Underlying disease


Numerous diseases and conditions affect hemostasis. Every animal with a bleeding disorder should be evaluated for underlying disease, especially older animals with a sudden onset of symptoms and no previous history of hemorrhage. A thorough drug history should also be taken as many drugs used to treat underlying diseases affect hemostasis.

Liver disease

The liver plays an important role in hemostasis. Not only is it the site of production of many of the coagulation factors, including the vitamin K-dependent factors, fibrinogen and factor VIII (endothelial cells in the liver, not hepatocytes) and inhibitors (protein C, protein S, antithrombin), but it is also responsible for clearance and degradation of factors, factor-inhibitor complexes and D-dimer/FDPs. Although coagulation abnormalities are common in naturally occurring liver disease (93% of dogs in one study and 82% of cats in another study had at least one abnormal coagulation test), clinical signs of hemorrhage are not commonly seen, except in severe fulminant liver disease (which initiates DIC or induces synthetic failure). Liver disease can be associated with impaired coagulation factor and inhibitor production, production of abnormally functioning clotting factors, increased consumption of factors by initiation of DIC, and abnormal platelet number or function. Although there is no doubt that coagulation abnormalities (mostly prolonged PT and APTT) are seen in liver disease, the clinical relevance of these defects is far from certain. Most human and animal patients with liver disease do not bleed excessively (in fact a meta-analysis suggests there is a higher risk of venous thromboembolism in human patients with liver disease, at least in those with cirrhosis [Ambrosino et al 2017]), despite abnormal coagulation assays, leading some authors to postulate as to the presence of a “rebalanced”, albeit inherently unstable and fragile, hemostatic state in liver disease (Lisman and Porte 2010). For example, decreased production of coagulation factors is offset by decreased inhibitor production and profibrinolytic forces are balanced by antifibrinolytic mediators. The revised thinking of a balanced but altered hemostatic status in liver disease has led to revised recommendations of clinical management of such patients by the International Society of Thrombosis and Haemostasis (Lisman et al 2021).

  • Decreased production: Severe liver disease resulting in synthetic liver failure can produce coagulation abnormalities from decreased production of coagulation factors. In these situations, there will be other clinical and laboratory evidence of severe liver failure, e.g. hypoalbuminemia, hypocholesterolemia, low urea nitrogen (note that not all of these abnormalities may be present in individual patients), in conjunction with a long PT, APTT, and ACT due to hypofibrinogenemia (that is often very severe). Some animals may also have concurrent DIC, which can be difficult to distinguish from synthetic liver failure (erythrocyte fragments, high thrombin-antithrombin [TAT] complexes and low or progressively decreasing platelet count would favor the concurrent presence of DIC in synthetic liver failure). Low levels of the inhibitors, antithrombin and protein C, are also seen in hepatic failure, but are not specific for this hepatic condition. For instance, some dogs with chronic hepatitis and portosystemic shunts have low AT and protein C (indeed, Protein C appears to be consistently low in dogs with acquired or congenital portosystemic shunts compared to dogs with microvascular dysplasia) (Toulza et al 2006). Conversely, high levels of von Willebrand factor and FVIII are seen in human patients with liver disease, since both of these are produced in endothelial cells, not hepatocytes, and increase as acute phase proteins in humans (Lisman and Porte 2010).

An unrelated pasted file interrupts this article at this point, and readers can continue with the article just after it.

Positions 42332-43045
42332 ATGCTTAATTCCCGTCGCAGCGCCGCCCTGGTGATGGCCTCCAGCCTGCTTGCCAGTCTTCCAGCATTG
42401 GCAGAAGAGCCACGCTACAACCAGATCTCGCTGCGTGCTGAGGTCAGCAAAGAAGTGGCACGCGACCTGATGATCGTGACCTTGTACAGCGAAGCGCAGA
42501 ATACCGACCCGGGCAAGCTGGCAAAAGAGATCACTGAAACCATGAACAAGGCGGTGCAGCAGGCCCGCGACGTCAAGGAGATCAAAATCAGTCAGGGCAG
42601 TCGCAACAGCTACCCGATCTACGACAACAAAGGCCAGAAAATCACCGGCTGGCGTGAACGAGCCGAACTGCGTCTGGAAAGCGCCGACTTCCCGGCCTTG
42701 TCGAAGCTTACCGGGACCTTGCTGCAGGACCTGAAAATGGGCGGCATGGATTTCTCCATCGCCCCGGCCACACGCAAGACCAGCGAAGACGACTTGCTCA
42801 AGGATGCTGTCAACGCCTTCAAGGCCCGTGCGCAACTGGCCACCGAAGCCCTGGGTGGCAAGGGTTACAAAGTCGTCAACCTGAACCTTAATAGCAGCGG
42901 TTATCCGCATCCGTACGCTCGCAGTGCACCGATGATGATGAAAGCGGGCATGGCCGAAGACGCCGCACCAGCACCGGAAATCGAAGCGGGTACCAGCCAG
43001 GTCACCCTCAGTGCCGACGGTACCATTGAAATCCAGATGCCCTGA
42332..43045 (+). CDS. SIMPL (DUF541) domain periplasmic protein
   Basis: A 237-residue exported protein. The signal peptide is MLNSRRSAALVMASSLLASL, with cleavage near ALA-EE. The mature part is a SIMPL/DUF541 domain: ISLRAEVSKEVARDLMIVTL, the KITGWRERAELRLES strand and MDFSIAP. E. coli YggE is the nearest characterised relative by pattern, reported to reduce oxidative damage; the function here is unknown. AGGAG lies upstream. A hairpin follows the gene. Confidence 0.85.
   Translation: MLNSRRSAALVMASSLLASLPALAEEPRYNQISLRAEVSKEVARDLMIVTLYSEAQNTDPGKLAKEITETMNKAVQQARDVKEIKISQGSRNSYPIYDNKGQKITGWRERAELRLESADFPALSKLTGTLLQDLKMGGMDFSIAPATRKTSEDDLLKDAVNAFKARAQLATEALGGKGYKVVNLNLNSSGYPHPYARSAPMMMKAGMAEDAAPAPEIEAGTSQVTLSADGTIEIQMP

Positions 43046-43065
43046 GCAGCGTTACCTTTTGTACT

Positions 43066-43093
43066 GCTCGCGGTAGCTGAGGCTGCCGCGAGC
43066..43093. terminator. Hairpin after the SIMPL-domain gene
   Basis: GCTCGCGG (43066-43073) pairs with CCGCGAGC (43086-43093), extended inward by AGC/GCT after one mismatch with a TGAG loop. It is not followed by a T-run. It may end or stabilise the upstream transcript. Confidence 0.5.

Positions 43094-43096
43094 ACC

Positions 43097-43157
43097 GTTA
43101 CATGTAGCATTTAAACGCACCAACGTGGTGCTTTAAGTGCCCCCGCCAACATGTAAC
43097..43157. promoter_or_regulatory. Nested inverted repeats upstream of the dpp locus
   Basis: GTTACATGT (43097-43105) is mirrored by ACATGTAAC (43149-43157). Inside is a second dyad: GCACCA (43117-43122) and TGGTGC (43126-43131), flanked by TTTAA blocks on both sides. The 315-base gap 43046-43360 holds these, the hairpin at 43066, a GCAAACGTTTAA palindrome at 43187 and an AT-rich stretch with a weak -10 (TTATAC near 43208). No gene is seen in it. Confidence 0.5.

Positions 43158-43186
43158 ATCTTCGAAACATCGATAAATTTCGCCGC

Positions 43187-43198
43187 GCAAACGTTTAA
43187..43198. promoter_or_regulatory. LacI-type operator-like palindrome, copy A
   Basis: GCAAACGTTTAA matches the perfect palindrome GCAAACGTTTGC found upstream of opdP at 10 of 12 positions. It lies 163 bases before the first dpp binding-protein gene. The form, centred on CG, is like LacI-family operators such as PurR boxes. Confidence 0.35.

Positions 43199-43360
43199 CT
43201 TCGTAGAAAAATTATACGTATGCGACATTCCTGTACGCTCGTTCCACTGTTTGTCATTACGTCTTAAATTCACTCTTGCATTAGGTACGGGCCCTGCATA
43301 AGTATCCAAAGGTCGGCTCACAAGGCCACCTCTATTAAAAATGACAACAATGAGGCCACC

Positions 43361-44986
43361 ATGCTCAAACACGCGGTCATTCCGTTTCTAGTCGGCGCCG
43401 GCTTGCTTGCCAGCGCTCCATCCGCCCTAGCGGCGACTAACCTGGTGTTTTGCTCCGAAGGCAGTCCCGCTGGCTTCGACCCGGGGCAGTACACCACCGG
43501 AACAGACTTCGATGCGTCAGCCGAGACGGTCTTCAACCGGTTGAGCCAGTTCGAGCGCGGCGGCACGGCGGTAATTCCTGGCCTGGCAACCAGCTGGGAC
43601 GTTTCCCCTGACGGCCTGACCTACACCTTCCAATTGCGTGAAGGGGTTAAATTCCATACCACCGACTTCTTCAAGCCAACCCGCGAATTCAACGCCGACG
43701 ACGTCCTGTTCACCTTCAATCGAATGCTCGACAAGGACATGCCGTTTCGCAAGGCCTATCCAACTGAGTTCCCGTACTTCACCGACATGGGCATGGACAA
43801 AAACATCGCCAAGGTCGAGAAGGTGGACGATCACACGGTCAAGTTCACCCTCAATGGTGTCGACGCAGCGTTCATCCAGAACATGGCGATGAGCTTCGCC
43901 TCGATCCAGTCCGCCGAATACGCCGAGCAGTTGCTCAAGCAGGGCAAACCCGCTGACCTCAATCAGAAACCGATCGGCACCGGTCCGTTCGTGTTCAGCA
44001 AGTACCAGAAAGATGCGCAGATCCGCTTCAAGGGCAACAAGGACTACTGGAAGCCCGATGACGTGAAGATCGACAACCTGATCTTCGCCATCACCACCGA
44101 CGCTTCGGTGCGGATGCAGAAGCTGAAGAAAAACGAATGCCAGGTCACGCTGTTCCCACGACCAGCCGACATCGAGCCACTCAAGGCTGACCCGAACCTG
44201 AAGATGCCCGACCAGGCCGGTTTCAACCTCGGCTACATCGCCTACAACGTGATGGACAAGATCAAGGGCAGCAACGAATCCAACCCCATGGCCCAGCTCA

• Decreased activation of vitamin K-dependent enzymes: Vitamin K is a fat-soluble enzyme requiring bile secretion (for fat emulsification in the intestine) for absorption. Cholestatic liver disease can result in a lack of vitamin K, with decreased production of vitamin K-dependent enzymes (factors II, FVII, IX and X) and a vitamin K-responsive coagulopathy. Remember also that important inhibitors of the coagulation cascade, Protein C and protein S, are also vitamin-K dependent. In human patients, abnormal carboxylation of vitamin K-dependent enzymes (resulting in decreased enzyme activity) has been documented in patients without evidence of cholestasis.
  • Production of abnormal factors: Abnormal fibrinogen molecules (dysfibrinogenemia) is a feature of some liver diseases, such as hepatomas and acute and chronic liver disease, in human patients. The abnormal fibrinogen cannot form fibrin or cannot polymerize, resulting in inadequate clot formation and hemorrhage, with a prolonged TCT.